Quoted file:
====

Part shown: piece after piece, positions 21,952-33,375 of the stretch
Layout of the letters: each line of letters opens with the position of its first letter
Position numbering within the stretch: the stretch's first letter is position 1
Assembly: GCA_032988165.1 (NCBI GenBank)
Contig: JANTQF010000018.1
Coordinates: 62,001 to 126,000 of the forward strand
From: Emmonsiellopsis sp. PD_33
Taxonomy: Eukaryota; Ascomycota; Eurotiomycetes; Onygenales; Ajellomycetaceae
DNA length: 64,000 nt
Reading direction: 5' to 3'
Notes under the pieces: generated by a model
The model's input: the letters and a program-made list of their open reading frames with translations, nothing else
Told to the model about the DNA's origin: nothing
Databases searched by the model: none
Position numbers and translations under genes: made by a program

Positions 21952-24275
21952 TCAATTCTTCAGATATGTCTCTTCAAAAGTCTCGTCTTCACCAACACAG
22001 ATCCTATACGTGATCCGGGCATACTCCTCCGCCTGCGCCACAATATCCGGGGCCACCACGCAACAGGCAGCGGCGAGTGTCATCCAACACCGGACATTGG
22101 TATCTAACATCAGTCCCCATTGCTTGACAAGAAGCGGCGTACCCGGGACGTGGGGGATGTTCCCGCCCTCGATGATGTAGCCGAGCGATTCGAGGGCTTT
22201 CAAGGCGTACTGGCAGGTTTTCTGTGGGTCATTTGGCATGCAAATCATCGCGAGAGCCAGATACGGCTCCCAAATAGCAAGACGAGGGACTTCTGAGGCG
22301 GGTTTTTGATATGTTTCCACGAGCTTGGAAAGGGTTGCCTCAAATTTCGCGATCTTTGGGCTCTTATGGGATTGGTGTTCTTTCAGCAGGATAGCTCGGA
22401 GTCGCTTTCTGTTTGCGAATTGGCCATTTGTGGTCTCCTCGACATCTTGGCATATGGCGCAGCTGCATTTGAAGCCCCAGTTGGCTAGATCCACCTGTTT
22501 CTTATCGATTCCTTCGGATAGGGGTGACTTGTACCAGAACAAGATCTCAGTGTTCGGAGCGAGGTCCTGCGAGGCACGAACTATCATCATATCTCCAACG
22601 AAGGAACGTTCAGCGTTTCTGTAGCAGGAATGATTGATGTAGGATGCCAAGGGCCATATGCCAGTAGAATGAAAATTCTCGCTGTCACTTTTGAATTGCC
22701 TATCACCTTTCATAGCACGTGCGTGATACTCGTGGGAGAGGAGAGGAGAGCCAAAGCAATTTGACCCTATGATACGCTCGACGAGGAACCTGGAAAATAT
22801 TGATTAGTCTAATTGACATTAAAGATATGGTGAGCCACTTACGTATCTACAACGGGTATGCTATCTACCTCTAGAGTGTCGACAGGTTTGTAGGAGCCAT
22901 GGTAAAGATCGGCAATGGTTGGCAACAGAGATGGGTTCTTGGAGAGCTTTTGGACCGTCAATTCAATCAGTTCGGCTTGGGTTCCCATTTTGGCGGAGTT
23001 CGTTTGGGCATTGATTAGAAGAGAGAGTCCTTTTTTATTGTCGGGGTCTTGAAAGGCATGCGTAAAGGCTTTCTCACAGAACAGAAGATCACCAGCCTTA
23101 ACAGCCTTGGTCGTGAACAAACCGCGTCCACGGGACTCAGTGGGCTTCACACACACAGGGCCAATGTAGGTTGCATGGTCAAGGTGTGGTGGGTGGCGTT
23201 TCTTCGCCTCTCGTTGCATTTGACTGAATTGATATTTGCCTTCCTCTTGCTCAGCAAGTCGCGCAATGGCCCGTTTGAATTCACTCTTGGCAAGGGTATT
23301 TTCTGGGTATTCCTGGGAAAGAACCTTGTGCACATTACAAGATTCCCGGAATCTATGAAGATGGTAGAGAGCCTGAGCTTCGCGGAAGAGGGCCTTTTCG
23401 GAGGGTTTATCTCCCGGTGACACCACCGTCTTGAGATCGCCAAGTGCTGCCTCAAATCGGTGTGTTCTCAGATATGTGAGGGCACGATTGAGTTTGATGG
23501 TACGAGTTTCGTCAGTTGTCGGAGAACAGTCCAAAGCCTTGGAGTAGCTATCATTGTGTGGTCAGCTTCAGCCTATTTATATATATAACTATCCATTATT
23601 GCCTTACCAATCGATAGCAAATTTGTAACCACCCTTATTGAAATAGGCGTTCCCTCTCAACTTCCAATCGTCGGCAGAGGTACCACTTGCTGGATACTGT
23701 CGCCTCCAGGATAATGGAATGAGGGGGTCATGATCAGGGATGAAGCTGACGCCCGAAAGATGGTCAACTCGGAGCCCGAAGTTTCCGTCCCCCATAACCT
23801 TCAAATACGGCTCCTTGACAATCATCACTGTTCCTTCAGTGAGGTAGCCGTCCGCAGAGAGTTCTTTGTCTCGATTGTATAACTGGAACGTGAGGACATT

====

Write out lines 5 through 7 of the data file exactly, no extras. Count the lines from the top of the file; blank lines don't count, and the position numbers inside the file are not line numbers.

Contig: JANTQF010000018.1
Coordinates: 62,001 to 126,000 of the forward strand
From: Emmonsiellopsis sp. PD_33